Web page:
It has three different maps – Sport, Tour and Rain – and there’s a noticeable difference between them all. The Rain mode reduces top-end horsepower to a maximum of 52kW while also smoothing the throttle right out. It’s not just useful for rain or slippery conditions, either. I quite enjoyed using it when I was chillaxing, just cruising along and enjoying the scenery.
Sport obviously livens everything up, gives full torque and the maximum 71kW to play with. It’s a very exciting bike to ride in this mode and is right at home in the twisties or even on the track.
I spent most of my time in Tour mode, which has full power, but thanks to the smart ride-by-wire system it keeps the delivery smooth and easy to use.
You can change maps on the fly, which is a big positive – it’s just a matter of hitting the starter button while you are riding.
The traction control system works well too, with three levels, from heavily subdued through to off, which is where all the fun happens. I loved the versatility and simplicity of the three TC modes because I think more than three is too many for the rider to be bothered about, and the big bonus is being able to turn it off if you want to go a bit crazy.
You can also switch off the two-channel ABS, though I never found the need. I didn’t get it actuating at all anyway, even when I was pressing on. The general throttle feeling and connection to the engine is rewarding, giving you the sensation you want: control.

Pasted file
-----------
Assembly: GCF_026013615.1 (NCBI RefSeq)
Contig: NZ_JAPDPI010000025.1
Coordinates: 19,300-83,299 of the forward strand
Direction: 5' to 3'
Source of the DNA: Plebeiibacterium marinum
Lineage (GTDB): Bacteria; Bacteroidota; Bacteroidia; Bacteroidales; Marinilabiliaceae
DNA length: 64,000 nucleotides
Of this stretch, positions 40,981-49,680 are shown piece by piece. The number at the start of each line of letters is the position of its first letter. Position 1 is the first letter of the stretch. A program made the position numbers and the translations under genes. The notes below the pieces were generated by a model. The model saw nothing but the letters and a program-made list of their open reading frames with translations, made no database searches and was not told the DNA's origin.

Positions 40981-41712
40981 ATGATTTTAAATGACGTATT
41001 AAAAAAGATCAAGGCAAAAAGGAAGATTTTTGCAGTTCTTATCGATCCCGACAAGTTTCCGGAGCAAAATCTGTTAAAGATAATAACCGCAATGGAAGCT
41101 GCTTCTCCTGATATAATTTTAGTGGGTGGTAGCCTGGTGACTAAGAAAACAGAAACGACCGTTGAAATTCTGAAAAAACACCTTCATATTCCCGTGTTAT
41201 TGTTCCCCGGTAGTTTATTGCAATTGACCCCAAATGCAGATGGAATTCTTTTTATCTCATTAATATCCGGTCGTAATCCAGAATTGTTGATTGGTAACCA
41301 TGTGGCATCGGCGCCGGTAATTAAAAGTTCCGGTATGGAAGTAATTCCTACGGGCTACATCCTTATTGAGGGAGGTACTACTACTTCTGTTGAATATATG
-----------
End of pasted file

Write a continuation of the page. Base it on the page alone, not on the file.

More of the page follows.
The engine is a little gem. It’s compact, looks neat, and most importantly it puts out a very nice spread of power. This V-twin segment is a tricky one, with manufacturers opting for more cubes to boost power, but the Shiver 900 is on the money. Its 71kW and 70Nm work well together in giving the bike ample useable and playful power.
But all that would be for nought if the rest of the package didn’t match. Fortunately the two-piece modular tubular steel frame fastened to a set of aluminium side plates meets the varying demands an owner will place on it. It keeps the rider sitting tall for vision and everyday traffic duties, but at the same time it supports the Sunday scratcher.
I loved the way the Shiver handled through the twisties. It egged me on and gave me confidence the more I pushed.
Pirelli Angel GT tyres offer great mileage and feel, but if it was my bike I’d opt for a set of stickier Corsas when the standard GTs wear out. While the GT is a great tyre, the Shiver loves to be ridden, and the next step up in grip would turn the rider’s already big smile into an even broader grin.